Where to start. If you’re reading this, then you’re likely a big enough fan of the sport that you’ve seen how challenging Unbound was this year. The mud, the intense heat and thunderstorms that followed… it was carnage for a lot of people. I’m not going to share a recap (I’ve already waxed poetic on how hard it was for me, blah blah blah, on social media), but I’ll share a few takeaways and what the prep and equipment looked like. Hope this post adds to your day :).
First, the bike:
I waffled between wanting to ride my suspended Hakka (the purple bike with the baby fox fork) and my rigid bike (the cream hakka with, well, a rigid fork). In the end, I decided that there weren’t enough rough sections to warrant the suspension and opted for my rigid bike. In the end, I think I made the right choice for this specific rendition of Unbound.
I opted for a Dura-ace crankset, which allows for larger gears than the GRX. The course is relatively flat, and I knew I would be near the bottom of the cassette for a lot of the day. Again, I think I made the right choice here. A lot of people were running single rings, but the double was perfect for me.
I agonized over tire choice. I couldn’t decide between Refuses (essentially a slick tire) or Ramblers (knobbies), but the epic rain the afternoon before the race made up my mind for me. Ramblers it was! I chose to run 40c Maxxis Ramblers in silk shield at 27 and 28 psi front/rear. I did have one flat, but it was certainly rider error (I sent a tech section to bridge a gap – which worked, until it didn’t, haha). At the time I wasn’t able to find the hole, so I hit it with a CO2 and it held. Then I forgot about it and rode the next 160miles without changing the tire (oops). Later on in the evening, I found an inch-long sidewall slice. If I hadn’t been riding such a durable, flat-resistant tire, I’m pretty confident this slice would have gone all the way through the casing and would have required a boot. Very thankful to have been on the rubber I was. I was also running Tannus Armour inserts and using Race Day Stan’s sealant. The combo of all three (silk shield, race day sealant, and inserts) likely saved my race.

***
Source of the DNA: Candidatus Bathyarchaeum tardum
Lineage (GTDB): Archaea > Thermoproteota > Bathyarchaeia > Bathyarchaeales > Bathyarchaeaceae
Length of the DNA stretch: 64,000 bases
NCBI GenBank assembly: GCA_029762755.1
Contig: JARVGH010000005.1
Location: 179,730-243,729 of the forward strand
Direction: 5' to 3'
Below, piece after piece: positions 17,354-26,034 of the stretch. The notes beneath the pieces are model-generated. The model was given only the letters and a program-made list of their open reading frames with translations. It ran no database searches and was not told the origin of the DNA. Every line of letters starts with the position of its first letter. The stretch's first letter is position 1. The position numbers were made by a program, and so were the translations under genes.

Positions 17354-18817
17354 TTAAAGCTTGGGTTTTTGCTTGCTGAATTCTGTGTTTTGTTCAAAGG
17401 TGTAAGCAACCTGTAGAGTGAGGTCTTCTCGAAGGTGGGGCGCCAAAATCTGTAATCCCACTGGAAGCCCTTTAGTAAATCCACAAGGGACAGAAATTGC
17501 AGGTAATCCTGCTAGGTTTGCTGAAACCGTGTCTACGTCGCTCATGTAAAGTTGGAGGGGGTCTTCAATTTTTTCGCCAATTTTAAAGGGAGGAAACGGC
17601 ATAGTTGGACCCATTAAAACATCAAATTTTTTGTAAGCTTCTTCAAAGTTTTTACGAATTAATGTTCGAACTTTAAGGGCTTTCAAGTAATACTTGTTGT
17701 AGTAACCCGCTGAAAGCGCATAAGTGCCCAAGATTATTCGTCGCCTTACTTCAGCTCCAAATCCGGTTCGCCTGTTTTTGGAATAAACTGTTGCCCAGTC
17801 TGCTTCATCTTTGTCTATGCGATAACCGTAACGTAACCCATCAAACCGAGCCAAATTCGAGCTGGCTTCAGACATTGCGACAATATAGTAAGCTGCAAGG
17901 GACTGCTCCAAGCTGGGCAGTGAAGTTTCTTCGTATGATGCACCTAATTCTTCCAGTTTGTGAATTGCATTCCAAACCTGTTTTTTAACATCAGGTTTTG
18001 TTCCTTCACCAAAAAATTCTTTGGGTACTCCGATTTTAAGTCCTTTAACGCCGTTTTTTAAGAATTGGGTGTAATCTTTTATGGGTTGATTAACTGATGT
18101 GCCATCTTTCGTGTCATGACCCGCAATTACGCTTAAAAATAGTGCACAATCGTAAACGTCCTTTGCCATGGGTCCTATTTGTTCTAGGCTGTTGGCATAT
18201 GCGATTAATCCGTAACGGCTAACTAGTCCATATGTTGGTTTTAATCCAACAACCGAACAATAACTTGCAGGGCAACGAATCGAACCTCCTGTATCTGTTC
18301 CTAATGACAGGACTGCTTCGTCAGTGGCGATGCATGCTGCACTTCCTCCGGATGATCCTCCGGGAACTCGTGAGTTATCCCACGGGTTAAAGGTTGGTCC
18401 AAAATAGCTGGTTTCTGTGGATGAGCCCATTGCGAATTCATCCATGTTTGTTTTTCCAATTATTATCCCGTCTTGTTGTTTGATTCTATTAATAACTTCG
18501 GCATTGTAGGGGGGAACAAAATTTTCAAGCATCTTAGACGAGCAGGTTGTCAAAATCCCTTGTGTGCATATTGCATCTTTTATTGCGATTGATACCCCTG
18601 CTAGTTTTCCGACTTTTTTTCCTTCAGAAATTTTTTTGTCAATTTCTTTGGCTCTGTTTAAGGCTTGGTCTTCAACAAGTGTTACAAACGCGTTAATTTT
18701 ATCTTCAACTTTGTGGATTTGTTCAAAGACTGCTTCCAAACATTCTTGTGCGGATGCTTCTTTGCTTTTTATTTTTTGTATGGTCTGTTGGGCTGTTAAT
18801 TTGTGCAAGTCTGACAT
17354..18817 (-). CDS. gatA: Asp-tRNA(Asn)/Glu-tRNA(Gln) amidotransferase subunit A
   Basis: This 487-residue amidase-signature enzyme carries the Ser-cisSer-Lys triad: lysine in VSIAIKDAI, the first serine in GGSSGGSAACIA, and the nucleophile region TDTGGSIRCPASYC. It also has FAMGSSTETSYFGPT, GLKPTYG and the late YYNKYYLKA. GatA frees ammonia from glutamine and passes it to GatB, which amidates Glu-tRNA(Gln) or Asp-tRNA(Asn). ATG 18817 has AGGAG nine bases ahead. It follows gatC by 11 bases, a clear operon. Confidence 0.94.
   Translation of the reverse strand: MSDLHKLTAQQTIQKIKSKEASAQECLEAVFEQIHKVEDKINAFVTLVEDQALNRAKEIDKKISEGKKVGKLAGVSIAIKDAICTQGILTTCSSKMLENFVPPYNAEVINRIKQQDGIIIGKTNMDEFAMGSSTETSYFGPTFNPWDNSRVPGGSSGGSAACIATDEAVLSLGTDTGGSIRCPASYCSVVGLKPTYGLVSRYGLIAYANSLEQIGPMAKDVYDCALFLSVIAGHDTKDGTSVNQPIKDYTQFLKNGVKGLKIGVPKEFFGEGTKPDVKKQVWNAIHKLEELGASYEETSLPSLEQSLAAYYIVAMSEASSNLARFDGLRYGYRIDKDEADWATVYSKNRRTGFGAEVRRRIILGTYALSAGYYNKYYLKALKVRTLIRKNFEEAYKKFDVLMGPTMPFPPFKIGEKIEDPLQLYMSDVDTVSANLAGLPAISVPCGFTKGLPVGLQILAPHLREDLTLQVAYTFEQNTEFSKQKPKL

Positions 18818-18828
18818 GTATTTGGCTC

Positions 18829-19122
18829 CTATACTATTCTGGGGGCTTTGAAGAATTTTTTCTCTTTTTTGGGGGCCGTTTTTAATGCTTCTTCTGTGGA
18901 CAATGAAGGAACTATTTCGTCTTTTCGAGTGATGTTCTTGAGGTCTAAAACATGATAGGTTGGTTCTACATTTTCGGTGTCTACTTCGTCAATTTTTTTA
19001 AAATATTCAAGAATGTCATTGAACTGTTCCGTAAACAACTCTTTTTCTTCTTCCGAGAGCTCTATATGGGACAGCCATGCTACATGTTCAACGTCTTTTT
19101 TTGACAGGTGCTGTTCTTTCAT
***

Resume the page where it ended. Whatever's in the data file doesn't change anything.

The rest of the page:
Honestly, I’m super impressed with how my bike handled the mud and gnarly terrain/weather. Sure, the gears were unhappy at times, and my tires completely packed up and stopped spinning, etc., but I didn’t suffer any serious mechanicals and my bike held up through all of my poor decisions out there. Very thankful for that!
I’m so grateful to Drew and Lespy, and all the team sponsors, who helped me get through that day. You guys are the motivation for me making it to that line. Especially knowing that Lespy wasn’t able to finish despite trying every mechanical fix in the book… I knew it was up to me to make their efforts worth it. Thank you guys for everything.
Second, some takeaways:
The separated pro women’s start was essential. I’m so glad we got to have that. The mud pit at mile 10 meant that we were impeded by a lot of traffic ahead of us, but for the most part, I think it was a massive leap forward in safety and opportunity to give us our own start.